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Tim Quelch has taken to writing again and his latest book An End of Innocence is set to be published next Monday, 22nd February.

In this book Tim examines the radical changes that took place in English football after the watershed 1959/60 season. He looks particularly at the impact made by the abolition of the maximum wage and the ending of the feudal ‘retain and transfer’ system which initiated a crucial shift in the balance of power between top players and their clubs.

Jimmy Greaves believed that the 1959/60 season, which concluded with Burnley as champions of England, marked an ‘end of innocence’, when English football ceased to be played in an open, attacking style, as more defensive tactics took hold.

However, were the 40s and 50s really a golden age of English football or was this period more one of implacable complacency and insularity, contributing to the post war decline of the England team? Certainly, it seemed that the English game was then administered in a myopic, nepotistic, anachronistic, and shambolic way, mirroring perhaps some of the causes of Britain’s post war industrial decline.

Yet the 50s also saw the emergence of some of our leading coaches. Among these was Burnley’s Alan Brown, arguably the architect of our club’s 1959/60 triumph. His bewildering array of dead ball ruses, originally devised for a small forward line, were absorbed and developed by 59/60 heroes, Jimmy Adamson and Jimmy McIlroy. These tactics were also passed on by Brown, when at Sunderland,  to a struggling young manager named Brian Clough, who in turn influenced a strapping, ginger-headed apprentice centre half, at Nottingham Forest. In time, that centre half would successfully replenish Burnley’s armoury of set plays around sixty years after Alan Brown had initiated them.

‘An End of Innocence’ covers Burnley’s rise in the 50s and its subsequent decline in the early 70s when the relegated Clarets joined their local rivals, Bolton, Blackburn, and Preston, in the second tier, where their declining football fortunes reflected their ebbing textile trade.

But while this book contains substantial Burnley material its scope is wider. In Part Two Tim looks at the 1959/60 season in detail but equal space is given to Burnley’s rivals with a selection of remarkable games played during that season, culminating in the amazing Real Madrid masterclass at Hampden Park in May 1960. This was football for the jet age in our time of steam.

He looks also at English international football in the 50s and 60s, examining the erratic progress of the England team prior to its World Cup triumph in 1966, showing how Alf Ramsey took on a dysfunctional FA and turned an often misfiring England side into World beaters. Similar disciplines were employed in converting English club teams into European beaters, encouraged by Celtic’s ground-breaking success in 1967.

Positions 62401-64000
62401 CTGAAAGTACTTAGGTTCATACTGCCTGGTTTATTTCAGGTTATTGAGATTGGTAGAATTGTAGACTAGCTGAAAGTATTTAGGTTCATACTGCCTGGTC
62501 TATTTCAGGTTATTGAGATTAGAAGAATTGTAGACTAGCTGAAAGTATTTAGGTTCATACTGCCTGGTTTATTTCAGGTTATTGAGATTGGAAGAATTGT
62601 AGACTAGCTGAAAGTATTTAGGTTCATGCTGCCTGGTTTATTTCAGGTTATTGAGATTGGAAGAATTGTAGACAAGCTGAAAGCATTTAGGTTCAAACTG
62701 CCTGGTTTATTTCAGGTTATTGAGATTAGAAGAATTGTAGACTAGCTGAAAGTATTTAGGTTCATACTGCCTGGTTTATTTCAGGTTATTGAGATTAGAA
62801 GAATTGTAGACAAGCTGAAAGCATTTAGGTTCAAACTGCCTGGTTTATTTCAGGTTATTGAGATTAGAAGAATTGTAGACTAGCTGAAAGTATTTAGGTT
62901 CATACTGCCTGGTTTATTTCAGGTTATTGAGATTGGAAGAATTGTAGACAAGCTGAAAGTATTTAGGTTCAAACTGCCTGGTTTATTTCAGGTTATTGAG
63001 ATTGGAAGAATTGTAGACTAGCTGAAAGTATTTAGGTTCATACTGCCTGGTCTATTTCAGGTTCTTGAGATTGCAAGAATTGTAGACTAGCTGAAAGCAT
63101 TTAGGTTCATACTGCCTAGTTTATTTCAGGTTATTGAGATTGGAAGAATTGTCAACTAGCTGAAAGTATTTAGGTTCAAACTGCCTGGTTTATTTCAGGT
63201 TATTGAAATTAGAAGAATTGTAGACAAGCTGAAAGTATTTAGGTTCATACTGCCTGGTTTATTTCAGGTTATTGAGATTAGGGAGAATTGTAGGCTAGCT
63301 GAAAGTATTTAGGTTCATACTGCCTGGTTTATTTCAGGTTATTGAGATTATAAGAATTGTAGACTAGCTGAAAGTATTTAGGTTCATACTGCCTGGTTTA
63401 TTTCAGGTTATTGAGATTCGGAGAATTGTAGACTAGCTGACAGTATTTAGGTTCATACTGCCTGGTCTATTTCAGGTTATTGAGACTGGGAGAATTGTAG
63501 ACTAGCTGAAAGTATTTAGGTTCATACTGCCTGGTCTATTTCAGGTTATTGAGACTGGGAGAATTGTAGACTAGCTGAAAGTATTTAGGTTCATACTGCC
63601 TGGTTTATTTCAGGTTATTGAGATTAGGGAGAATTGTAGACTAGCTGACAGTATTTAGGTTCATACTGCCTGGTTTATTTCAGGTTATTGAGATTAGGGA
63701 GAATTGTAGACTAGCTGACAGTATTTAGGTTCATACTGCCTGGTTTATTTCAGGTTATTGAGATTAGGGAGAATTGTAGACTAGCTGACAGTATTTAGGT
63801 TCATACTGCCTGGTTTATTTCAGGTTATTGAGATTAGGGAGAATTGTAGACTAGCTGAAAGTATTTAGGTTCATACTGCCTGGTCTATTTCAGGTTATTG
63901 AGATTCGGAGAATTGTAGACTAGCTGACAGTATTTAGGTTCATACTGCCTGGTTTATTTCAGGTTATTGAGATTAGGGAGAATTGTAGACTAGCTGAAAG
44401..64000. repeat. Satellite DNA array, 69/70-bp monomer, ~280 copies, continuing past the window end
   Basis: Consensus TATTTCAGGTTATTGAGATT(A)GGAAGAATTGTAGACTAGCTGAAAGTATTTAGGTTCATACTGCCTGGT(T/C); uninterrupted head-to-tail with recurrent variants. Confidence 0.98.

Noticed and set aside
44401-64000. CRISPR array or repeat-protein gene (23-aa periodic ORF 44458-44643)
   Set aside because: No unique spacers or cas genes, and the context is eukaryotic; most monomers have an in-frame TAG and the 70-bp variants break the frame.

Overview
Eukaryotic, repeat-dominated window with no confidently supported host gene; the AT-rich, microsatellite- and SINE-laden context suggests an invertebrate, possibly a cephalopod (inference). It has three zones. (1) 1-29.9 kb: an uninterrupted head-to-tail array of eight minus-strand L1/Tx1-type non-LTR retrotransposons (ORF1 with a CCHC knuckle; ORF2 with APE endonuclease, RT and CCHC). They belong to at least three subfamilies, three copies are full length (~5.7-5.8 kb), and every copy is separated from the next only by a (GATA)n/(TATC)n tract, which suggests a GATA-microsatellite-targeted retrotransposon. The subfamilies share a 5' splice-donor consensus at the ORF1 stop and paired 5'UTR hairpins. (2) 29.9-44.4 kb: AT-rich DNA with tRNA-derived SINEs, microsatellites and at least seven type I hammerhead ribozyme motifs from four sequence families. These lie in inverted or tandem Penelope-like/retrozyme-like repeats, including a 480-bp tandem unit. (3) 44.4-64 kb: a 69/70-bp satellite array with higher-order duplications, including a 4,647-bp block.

Professor Ian Taylor, a sociologist, suggested that the abolition of the maximum wage in 1961 contributed to a re-emergence of football hooliganism. He hypothesised that hooliganism represented a working class backlash against ‘jet setting’ top players who were allegedly castigated by their fans for abandoning their roots. The book considers the youth movements in the 50s and 60s, such as the Teddy Boys, Mods, Rockers and Skinheads and assesses their impact on growing disorder at or outside English football grounds during these times and considers their motives.

The great movers and shakers of the 50s & 60s are profiled including Busby, Cullis,  Nicholson, Catterick, Brown, Buckingham, Mitten, Greenwood, Mercer, Revie, and Shankly in order to established how they contributed to an evolving game.

Just as the 50s were perhaps not the Shangri-La years Jimmy Greaves envisaged, the 60s were perhaps wrongly criticised by him as a time of defensive sterility. As in the book’s recollection of English football in the 50s there is a selection of games played in the 60s, involving teams at different levels in the Football League, the purpose being to see whether English football in the 60s seemed inferior in entertainment value or excitement to that played in the 50s as Jimmy alleged.

The outstanding feats of several giant killers are considered too because the element of surprise is always crucial to the success of football. The 50s saw Port Vale, York City and Norwich City reach the FA Cup semi-finals. The book covers their remarkable Cup runs. As for the 60s the outstanding  giant killers were third tier Swindon who had the temerity to beat us before triumphing at Wembley against Arsenal in the League Cup Final of 1968/69.

An extensive cast of managers and players, including several from Burnley, have contributed their views about their sporting lives and tactics during the 50s and 60s to provide a first hand impression of how the game was prepared for and played in those now distant times, inviting comparisons not only between the 50s & 60s but with football now.

The book includes an impressive collection of evocative black & white photographs, many of which are action shots.

Tim will donate all of the proceeds from sales to the British Lung Foundation in memory of two friends who died two years ago of incurable lung diseases. He said: “At this time of Covid it seems an appropriate cause to support.”

The book can be purchased at the Burnley club shop, Pitch Publishing, Amazon, Waterstones & WH Smith from February 22nd, although advance orders are available. Its current price on Amazon is £10.19.

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